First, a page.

Health + Wellness

Jackson Mississippi Water Crisis: Why this is Happening to Another Black City –

(Photo by Michael M. Santiago/Getty Images)

More than 150,000 residents in Mississippi’s largest city don’t have access to safe drinking water. How did this happen in the year 2022?

Excessive rainfall had doused Jackson and central Mississippi throughout August, and flooding of the Pearl River caused pumps to fail at a Jackson plant, officials said. Mississippi Gov. Tate Reeves, who lives in Jackson, announced a state of emergency and warned residents late Monday to not drink the water.

Reeves said the city also “cannot produce enough water to fight fires, to reliably flush toilets and to meet other critical needs.”

Low water pressure left some people unable to take showers or flush toilets and officials said the low pressure caused concern for firefighting. Those who did have water flowing from the tap were told to boil it to kill bacteria that could make them sick.

Six hundred National Guard members have been deployed to Jackson, Mississippi, to help distribute water. Many in the city are still without reliable drinking water even though crews installed an emergency pump at the deteriorating water-treatment facility.

The distribution of water itself has proven to be faulty as well. Residents of all ages were seen waiting in lines more than a mile long at Hawkins Field Airport for at least two hours Tuesday for just one case of bottled water. The event was supposed to span three hours, but barely ran two as people were eventually turned away when the 700 cases of water ran out.

“I keep saying we’re going to be the next Michigan,” said Jackson resident Jeraldine Watts, 86, who was able to get water at a grocery store Monday night. “And it looks like that’s exactly what we’re headed for.”

Watts was referring to the water crisis in the city of Flint, which has battled water issues since a 2014 water crisis in which lead-contaminated water was fed to residents’ faucets.

State Rep. Ronnie Crudup Jr. said he didn’t have running water Monday, but on Tuesday, discolored water came out of his faucet that he used to flush the toilet. He and his family used bottled water Tuesday morning to brush their teeth, Crudup told CNN’s Alisyn Camerota.
Crudup said that although the city has experienced water issues in the past, rain played a part in the current water emergency.

“It’s been building up for years, but we have had an unprecedented amount of rain in the last two to three weeks, and it just kind of created this havoc, what we are dealing with right now,” he said.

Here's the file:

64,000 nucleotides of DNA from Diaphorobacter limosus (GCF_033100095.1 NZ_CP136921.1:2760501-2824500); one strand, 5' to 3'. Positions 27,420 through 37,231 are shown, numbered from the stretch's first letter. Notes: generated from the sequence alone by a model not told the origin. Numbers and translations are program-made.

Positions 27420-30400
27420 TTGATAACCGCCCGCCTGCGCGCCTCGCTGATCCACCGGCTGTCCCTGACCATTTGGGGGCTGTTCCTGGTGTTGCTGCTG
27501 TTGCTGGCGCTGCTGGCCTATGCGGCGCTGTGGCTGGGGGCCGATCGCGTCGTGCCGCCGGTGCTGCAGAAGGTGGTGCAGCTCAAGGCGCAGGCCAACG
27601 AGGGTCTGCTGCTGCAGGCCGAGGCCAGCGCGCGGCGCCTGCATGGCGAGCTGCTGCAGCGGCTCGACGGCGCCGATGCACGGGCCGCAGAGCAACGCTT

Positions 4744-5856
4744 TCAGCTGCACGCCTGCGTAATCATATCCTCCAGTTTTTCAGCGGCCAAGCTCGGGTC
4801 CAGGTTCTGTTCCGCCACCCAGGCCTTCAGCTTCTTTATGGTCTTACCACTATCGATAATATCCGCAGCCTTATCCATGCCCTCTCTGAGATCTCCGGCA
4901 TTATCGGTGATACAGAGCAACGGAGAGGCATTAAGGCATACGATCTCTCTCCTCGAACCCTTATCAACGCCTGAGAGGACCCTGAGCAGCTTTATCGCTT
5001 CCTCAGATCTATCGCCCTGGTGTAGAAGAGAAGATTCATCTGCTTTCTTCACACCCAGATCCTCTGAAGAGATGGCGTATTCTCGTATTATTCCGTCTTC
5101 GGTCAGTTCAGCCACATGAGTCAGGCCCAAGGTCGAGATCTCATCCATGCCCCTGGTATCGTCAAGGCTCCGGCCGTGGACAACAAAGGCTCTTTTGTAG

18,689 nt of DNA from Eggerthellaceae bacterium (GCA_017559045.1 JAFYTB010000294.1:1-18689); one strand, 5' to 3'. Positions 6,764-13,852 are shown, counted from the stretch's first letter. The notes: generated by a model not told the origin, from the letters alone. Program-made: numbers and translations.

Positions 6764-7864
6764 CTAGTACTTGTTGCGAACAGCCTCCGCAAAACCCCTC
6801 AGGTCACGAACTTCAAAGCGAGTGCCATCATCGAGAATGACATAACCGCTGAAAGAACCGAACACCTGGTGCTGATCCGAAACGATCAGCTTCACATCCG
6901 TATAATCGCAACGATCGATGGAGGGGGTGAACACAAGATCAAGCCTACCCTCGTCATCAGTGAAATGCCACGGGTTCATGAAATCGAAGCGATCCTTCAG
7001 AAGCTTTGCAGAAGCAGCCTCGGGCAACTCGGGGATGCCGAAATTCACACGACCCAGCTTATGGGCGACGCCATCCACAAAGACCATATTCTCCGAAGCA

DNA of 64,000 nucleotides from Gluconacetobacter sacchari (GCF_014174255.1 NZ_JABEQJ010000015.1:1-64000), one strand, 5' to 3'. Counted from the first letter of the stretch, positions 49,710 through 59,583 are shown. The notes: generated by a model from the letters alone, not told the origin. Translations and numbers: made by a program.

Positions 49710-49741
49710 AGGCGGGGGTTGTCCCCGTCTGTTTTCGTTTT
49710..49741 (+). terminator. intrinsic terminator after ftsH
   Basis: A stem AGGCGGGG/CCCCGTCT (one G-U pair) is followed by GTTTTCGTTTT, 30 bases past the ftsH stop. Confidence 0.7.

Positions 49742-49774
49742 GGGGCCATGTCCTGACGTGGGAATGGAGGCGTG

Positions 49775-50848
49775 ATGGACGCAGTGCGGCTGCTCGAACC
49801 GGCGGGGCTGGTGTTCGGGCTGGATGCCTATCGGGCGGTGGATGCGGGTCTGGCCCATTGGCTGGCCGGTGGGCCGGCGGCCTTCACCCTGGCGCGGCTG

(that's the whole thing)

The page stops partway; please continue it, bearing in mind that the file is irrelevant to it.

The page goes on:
Another Jackson resident Daryl Page told CNN he’s been searching for clean, bottled water since the city’s been under a boil water notice “for a whole month.” He was driving to a distribution site, but as he arrived, he noticed there was nothing there.

Mayor Chokwe Antar Lumumba said Jackson’s water system is troubled by short staffing and “decades of deferred maintenance.” He said the influx of water from torrential rain changed the chemical composition needed for treatment, which slowed the process of pushing water out to customers.

Lumumba is a Democrat and was not invited to the Republican governor’s Monday night news conference. Although the two politicians are often at odds, Lumumba said Tuesday that he’s having productive discussions with the Health Department and the Mississippi Emergency Management Agency and he’s grateful for the state’s help.

Jackson State football coach Deion Sanders said the water crisis left his players without air conditioning or ice at their practice facility. In a video that one of his sons posted to social media, Sanders — also known as Coach Prime — said he wanted to move players into a hotel so they could shower.

“We’re going to find somewhere to practice, find somewhere that can accommodate every durn thing that we need and desire to be who we desire to be, and that’s dominate,” Sanders said. “The devil is a lie. He ain’t going to get us today, baby.”

(Photo by Michael M. Santiago/Getty Images)

How to Prevent This from Happening Again

“How are we gonna make sure that this doesn’t happen again?” said FEMA administrator Deanne Criswell to CBS News. “And bring in the right resources, the right experts that are gonna define a plan to help repair this critical piece of infrastructure and help the community of Jackson, Mississippi, get back to where it needs to be.”

More than 80% of Jackson’s residents are Black. When asked if she thought this was an example of the

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